Once again activity at the La Jolla Children’s Pool is in the news. Harbor seals that have made a home there are now the subject of 24-hour video from the Western Alliance for Nature Conservancy, which was established to help save threatened habitats.
I’ve watched the webcam live video (wanconservancy.org/la_jolla_harbor_seal_earthcam.htm) several times. The view shows an area where as many as 50 harbor seals have hauled out to rest, give birth or maybe work on their tans. There is occasional camera movement but not much animal movement. One night I saw a pup having dinner and a seagull hoping to dine on afterbirth. I’ve seen that in person, as well, standing on the shore with grandkids or friends.
The camera makes it easier to do the viewing, though it isn’t a substitute for being there. The cove is an attractive destination to take kids and visitors. Either in person or via the webcam, it is mostly like looking at a still life, similar to the ones my mom asked her art students to paint. But it is free, courtesy of the conservancy, and I welcome it.
No doubt the webcam will be of more value to researchers than tourists, especially from February to June, when seal pups are born. The births frequently happen at night and the camera has infrared capability.
There is a dispute about whether the sheltered area should be shared with humans now that it has been claimed by the seals. Some people are troubled by the presence of the camera; others don’t like the rope fence intended to limit close access to the seals. That recently installed barrier is generating most of the discussion.
The Children’s Pool was created in 1931 with the privately funded construction of a breakwater and was intended to be a safe swimming beach for children. Several years ago, the harbor seals moved in and claimed it as their own, a bit of poetic justice. Humans have been known to occasionally take over areas previously used by others.
A Palomar College website says there are about 40,000 harbor seals along California’s coast, another Internet site says there are about 3 million harbor seals along the U.S. Pacific coast and Wikipedia says there are between 5 million and 6 million harbor seals worldwide.
I wouldn’t have paid much attention to this story but for one statement. In her U-T San Diego report on the unveiling of the webcam, Deborah Sullivan Brennan says beach access advocates fear the camera could be used to invade the privacy of beachgoers who might cross that fence.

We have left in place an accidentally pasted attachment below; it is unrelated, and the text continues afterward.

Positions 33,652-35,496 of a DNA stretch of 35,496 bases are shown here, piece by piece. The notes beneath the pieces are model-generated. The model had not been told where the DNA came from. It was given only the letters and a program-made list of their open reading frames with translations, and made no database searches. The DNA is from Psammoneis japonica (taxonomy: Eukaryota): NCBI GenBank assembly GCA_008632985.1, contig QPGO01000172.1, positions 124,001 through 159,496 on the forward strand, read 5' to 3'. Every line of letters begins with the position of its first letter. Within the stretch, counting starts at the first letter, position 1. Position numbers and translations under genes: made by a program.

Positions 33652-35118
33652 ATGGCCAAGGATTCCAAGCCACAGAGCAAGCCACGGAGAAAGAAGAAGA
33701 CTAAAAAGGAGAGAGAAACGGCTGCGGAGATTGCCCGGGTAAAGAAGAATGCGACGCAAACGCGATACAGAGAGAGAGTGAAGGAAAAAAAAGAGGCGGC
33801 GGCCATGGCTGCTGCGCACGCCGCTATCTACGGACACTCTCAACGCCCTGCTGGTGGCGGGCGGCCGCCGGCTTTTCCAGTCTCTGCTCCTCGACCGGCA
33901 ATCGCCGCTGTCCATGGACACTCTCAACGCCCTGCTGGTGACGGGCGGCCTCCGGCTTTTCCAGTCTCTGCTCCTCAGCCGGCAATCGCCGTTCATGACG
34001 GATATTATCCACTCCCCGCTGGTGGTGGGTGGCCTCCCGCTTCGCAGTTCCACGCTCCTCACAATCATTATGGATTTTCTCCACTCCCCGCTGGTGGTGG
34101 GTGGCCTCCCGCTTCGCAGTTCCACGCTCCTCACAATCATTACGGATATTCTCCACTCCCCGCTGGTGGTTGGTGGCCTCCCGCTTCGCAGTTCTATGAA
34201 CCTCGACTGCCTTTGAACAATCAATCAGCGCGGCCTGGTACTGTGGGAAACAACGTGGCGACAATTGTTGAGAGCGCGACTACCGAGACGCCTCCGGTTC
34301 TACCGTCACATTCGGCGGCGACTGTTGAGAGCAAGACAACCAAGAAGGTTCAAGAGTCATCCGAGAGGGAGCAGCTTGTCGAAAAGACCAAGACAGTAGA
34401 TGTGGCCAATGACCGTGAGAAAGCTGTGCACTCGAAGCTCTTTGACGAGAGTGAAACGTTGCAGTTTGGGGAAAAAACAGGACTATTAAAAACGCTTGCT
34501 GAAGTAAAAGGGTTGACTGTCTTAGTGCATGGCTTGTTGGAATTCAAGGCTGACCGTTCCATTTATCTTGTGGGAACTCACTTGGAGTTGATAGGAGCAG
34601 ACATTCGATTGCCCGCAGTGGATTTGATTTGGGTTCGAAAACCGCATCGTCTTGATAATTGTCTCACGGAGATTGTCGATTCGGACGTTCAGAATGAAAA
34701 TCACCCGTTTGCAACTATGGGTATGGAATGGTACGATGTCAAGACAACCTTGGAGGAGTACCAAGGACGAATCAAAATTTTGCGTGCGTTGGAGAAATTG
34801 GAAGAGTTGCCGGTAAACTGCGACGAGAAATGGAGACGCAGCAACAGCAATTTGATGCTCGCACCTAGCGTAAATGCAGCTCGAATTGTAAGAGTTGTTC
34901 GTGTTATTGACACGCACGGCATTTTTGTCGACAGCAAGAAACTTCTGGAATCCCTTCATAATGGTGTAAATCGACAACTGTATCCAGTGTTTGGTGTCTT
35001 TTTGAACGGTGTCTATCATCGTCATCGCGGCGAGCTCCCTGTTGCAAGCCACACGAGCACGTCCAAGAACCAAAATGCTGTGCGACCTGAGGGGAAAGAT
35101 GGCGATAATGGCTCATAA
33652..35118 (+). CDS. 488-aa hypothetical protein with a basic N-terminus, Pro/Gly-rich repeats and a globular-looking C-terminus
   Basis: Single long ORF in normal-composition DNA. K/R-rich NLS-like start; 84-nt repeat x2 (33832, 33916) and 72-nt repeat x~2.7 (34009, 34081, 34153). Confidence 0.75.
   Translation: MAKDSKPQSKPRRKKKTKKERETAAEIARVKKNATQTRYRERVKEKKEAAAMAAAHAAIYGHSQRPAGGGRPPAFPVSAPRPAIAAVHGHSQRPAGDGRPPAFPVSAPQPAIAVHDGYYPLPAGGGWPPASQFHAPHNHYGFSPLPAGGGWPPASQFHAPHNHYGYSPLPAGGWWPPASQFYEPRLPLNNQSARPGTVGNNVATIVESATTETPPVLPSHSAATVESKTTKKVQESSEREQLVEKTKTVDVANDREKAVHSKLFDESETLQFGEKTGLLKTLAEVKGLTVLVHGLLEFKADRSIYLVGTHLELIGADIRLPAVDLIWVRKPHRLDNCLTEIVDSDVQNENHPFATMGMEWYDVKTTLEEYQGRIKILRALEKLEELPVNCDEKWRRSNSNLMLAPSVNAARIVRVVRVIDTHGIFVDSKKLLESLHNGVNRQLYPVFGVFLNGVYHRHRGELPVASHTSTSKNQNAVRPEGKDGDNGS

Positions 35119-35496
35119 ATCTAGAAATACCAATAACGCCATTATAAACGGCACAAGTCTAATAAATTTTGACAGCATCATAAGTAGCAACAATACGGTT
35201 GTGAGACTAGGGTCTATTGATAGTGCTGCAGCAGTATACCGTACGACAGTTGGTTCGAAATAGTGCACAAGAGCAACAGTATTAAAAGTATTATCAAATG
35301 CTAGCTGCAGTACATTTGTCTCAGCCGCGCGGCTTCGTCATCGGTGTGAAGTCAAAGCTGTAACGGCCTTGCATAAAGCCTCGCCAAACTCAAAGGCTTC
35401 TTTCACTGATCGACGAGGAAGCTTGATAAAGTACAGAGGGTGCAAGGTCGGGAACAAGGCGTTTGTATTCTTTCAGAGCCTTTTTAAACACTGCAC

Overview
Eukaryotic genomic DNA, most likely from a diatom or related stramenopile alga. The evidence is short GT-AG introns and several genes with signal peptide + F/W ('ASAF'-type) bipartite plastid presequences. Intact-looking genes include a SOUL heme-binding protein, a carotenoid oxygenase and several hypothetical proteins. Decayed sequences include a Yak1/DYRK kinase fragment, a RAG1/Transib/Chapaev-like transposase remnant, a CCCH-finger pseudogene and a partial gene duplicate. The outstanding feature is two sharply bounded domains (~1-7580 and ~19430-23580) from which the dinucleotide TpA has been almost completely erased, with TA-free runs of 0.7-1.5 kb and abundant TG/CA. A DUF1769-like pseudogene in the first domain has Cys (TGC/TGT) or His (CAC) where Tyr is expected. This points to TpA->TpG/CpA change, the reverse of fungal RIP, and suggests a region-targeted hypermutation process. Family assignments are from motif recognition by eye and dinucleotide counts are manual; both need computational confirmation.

I relish privacy as much as anyone. On this beach, though, it is hard to envision a right to remain unseen. The cove is near a busy street in a tourist area and can be observed easily.
Perhaps it was just a flash-point charge by beach access advocates who hope to shift the argument from whether the beach ought to be cordoned off to allow the seals their privacy to a question of the privacy rights of people. That argument doesn’t work here and its advocates will need to come up with a better objection.
In the meantime, the public will be able to watch a still-life tableau from their homes, scientists will have an upclose and personal view of the birthing of seal pups from the comfort of their offices, and seagulls will watch it all from the air with thoughts of getting a meal with limited risk.
As it turns out, the video did reveal seal harassment. It was stupid behavior and it was objectionable. Whether it should be prevented is a question others can address.
As for me, I don’t understand why this whole thing has caused such consternation. Why not let people swim with the seals? If they can take the smell and the risk, let them do it. If the seals don’t like it, they will find another protected area in which to take the sun.
Hawkins is retired after 35 years as a construction industry association manager. He was a broadcast reporter and news anchor in Denver. As a Navy officer, he saw action in Vietnam in the River Assault Squadrons and is the recipient of a Silver Star and Purple Heart. He can be reached at firstname.lastname@example.org